Recently I came across an interesting question around why one would want to enable Siren using the command Set-CsMediaConfiguration –EnableSiren. By default this is set to FALSE. So while this seems like it might be handy to enable, if you have applied CU4 to Lync 2010 it really isn't.
With EnableSiren set to TRUE, three codecs will be offered to Lync by the mediation server. The codecs (in preferred order) will be Siren (wideband is always better), next G.711 (higher quality than RTA-NB), and the least-preferred is RTAudio narrowband. Since the client supports Siren and there would be little reason to switch to one of the other codecs, you can pretty much count on Siren being used for the duration of all non-bypass PSTN calls.
Of course, there will be higher CPU load on the mediation server as it transcodes Siren to G.711 but that’s the price of lower-then-G.711 bandwidth usage on the WAN.
This setting might have made some sense to use from Lync Server 2010 RTM through Lync Server 2010 CU3. In that timeframe, the only thing that would have kept Lync from using G.711 for PSTN calls was if there was a CAC bandwidth policy in place. If the CAC is not configured but wanted a lower-bandwidth codec to be used by default for PSTN calls, it is possible to enable Siren. (RTAudio narrowband was always an option but Lync only switches to it mid-call if congestion was detected.)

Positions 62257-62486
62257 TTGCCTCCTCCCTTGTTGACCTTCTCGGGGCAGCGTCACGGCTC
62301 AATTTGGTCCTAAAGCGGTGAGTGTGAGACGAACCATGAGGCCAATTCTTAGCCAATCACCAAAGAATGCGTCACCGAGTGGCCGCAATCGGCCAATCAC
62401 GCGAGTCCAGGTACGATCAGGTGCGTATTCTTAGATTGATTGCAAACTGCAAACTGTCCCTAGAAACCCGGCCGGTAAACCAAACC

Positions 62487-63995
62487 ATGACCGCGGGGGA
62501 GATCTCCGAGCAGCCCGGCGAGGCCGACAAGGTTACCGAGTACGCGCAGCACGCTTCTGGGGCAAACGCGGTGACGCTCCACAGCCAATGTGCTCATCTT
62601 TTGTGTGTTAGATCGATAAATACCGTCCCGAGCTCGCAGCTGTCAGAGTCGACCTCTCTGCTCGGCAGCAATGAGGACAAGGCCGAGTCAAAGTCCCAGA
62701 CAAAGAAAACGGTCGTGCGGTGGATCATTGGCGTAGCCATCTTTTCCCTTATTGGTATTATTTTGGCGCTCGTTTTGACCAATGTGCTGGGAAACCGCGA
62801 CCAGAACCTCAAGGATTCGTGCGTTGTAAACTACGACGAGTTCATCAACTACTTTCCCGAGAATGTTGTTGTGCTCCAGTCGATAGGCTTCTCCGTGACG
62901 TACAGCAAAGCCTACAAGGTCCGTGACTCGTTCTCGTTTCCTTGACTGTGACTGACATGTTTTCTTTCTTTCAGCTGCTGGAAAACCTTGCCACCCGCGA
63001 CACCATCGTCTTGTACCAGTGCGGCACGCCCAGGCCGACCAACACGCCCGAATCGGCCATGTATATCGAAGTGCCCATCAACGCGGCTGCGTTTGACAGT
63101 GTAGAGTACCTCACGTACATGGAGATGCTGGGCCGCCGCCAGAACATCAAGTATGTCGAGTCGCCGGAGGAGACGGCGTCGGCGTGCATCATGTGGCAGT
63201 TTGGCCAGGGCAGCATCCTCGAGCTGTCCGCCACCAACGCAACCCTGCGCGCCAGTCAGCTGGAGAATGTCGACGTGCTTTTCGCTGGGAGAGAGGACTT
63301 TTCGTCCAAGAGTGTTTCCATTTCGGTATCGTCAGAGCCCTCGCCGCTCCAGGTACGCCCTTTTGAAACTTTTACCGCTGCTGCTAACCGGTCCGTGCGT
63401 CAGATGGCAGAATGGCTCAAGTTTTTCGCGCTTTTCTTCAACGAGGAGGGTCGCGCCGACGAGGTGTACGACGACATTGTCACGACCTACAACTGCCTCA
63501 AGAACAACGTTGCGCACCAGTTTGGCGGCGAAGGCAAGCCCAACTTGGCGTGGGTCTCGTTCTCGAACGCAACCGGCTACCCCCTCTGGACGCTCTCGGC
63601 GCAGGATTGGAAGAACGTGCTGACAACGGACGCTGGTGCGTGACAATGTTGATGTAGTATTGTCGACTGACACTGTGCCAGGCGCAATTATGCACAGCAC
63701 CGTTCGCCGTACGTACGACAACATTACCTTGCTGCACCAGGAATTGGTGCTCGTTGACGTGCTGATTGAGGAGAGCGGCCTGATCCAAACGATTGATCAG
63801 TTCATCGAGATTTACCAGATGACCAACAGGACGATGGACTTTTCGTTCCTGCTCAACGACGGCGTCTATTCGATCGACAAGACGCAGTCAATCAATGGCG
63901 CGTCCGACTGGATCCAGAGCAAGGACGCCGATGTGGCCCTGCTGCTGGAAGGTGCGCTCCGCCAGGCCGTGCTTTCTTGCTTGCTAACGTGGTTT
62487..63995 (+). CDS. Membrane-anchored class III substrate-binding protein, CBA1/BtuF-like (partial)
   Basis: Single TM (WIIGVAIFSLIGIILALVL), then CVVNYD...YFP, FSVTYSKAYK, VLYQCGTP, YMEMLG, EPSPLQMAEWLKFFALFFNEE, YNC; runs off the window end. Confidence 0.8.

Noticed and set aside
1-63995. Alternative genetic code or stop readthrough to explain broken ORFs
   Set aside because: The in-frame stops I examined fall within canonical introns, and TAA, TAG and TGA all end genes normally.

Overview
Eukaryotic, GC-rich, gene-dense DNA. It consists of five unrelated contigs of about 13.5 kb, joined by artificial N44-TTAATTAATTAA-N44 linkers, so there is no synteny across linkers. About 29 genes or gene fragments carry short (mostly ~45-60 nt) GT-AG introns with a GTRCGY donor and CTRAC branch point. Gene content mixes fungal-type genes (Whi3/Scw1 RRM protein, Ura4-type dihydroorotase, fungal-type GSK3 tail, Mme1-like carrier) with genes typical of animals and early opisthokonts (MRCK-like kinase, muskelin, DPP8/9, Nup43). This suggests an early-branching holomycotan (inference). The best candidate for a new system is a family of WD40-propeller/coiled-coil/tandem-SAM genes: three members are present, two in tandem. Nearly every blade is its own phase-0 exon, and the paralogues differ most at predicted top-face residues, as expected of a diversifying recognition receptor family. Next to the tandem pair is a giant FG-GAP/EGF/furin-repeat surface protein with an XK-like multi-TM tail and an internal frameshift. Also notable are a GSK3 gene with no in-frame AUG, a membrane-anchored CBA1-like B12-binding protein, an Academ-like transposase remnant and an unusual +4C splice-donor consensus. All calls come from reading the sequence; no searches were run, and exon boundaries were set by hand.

In Lync Server 2010 CU4, a round-trip-test between the Lync client and the mediation server was added. If the RTT is greater than a value expected on a LAN, the client will assume a WAN connection and switch to RTAudio narrowband to save bandwidth. RTA-NB requires less bandwidth than Siren. So best practice is to let RTT do its work enabling the us of RTA-NB or you’ll actually end up using more WAN bandwidth than necessary.
For more details on CU 4 update please refer to the KB article below:
These behavior changes were brought about due to feedback received from partners and companies deploying Lync. By enabling Lync to dynamically sense network conditions, Lync is not reliant on network components to make decisions. This enables companies to use any network vendor they see fit or is the case at most companies enables a multivendor network.
Thanks to Doug for the info in this post, a true Lync Master.